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A comparison between implicit and explicit self-monitoring: temporal wagering versus confidence rating

Cite this dataset

Wei, Duan; Yudian, Cai; Xinyi, Wang; Sze Chai, Kwok (2020). A comparison between implicit and explicit self-monitoring: temporal wagering versus confidence rating [Dataset]. Dryad.


Self-monitoring is a metacognitive activity that individuals control and alter their behavior based on the assessments of their own cognitive status, which involves both explicit and implicit dimensions. Confidence rating task is mostly used to measure explicit monitoring. Recently post-decision wagering (PDW) task has been developed to quantify implicit monitoring ability. Specifically, temporal wagering task estimates the decision confidence by measuring the waiting time subjects are willing to spend in waiting delayed reward, which is called wagering time (WT). The index has only been applied in animals experiment so far, but it values in deeply exploring the underlying mechanism of metacognitive monitoring. Thus in this experiment, WT is tested whether it fits on measuring human’s implicit monitoring ability. Results show that there are significantly positive correlation between WT and confidence. Moreover, there are several consistent effects showing metacognitive features in both WT and confidence—being able to measure metacognitive sensitivity and metacognitive efficiency; predicting the decision accuracy as well as serial dependence effect. All results have illustrated that WT indeed can be a good proxy of confidence and therefore provide an effective measure to study metacognitive monitoring on human. It can also help instruct the clinical treatments of psychiatric patients with deficits in self-monitoring.


We apply a within-subject design in which both temporal wagering task and confidence rating task are used. 3600 trials were colleccted from 30 subjects (average age = 22.1, sd = 0.84). Half of the trials are temporal wagering data.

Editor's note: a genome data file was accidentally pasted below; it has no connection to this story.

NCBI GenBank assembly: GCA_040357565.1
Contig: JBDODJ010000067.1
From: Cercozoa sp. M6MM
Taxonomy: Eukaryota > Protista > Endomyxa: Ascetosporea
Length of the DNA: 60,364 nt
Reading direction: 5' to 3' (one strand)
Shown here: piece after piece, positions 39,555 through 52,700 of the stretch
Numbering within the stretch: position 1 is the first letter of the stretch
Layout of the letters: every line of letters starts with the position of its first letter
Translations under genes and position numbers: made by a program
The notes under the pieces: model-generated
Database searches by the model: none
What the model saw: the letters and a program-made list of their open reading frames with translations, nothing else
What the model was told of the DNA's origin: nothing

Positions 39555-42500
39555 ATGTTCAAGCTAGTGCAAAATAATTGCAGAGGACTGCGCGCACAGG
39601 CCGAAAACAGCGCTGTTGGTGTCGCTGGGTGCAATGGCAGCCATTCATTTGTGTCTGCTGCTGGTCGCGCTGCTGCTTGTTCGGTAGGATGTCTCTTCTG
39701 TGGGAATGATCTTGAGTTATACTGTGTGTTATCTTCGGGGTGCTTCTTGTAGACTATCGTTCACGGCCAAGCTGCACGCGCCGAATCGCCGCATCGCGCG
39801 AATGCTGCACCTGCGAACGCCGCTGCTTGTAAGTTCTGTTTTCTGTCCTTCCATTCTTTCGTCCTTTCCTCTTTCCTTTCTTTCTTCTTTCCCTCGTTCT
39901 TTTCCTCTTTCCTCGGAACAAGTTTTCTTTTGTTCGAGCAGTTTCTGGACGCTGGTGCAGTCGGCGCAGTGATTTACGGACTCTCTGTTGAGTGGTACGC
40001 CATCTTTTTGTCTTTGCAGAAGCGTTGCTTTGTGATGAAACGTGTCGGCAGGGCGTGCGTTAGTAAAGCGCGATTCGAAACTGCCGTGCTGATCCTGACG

Usage notes

Duan Wei (

Pairs of images extracted from video narrative, being different only in resolution. 

Confidence scale
6-point scale:  "Extremely Low", 'Very Low", "Low", "High", "Very High", "Extremely High"

Response type
Correct and high confidence: response type 1; correct and low confidence: response type 2; incorrect and low confidence: response type 3; incorrect and high confience: response type 4. Although catch trials are correct and high confidence, but we denote it as response type 5 for specific analyses. 

6 levels. Level 1 is the hardest one and 6 is the easiest one. 

Participants performed either temporal wagering task or confidence rating task in a block.

Block size

Trial-by-trial feedback was provided.

Subject population
Young adults (20-24 years old).

Response device
Computer keyboard.

Experiment setting
online; behavioral


Experiment goal
Examine the similarity of patterns shown by WT and confidence.

Main result
WT showed similar pattern to confidence.

Experiment dates
Data were collected between January, 2020 and March, 2020. 

Location of data collection
Because of the quaranteen, subjects did the experiment at home after downloading Psychopy and experiment programme.

Language of data collection


Funded by Open Research Fund of the State Key Laboratory of Cognitive Neuroscience and Learning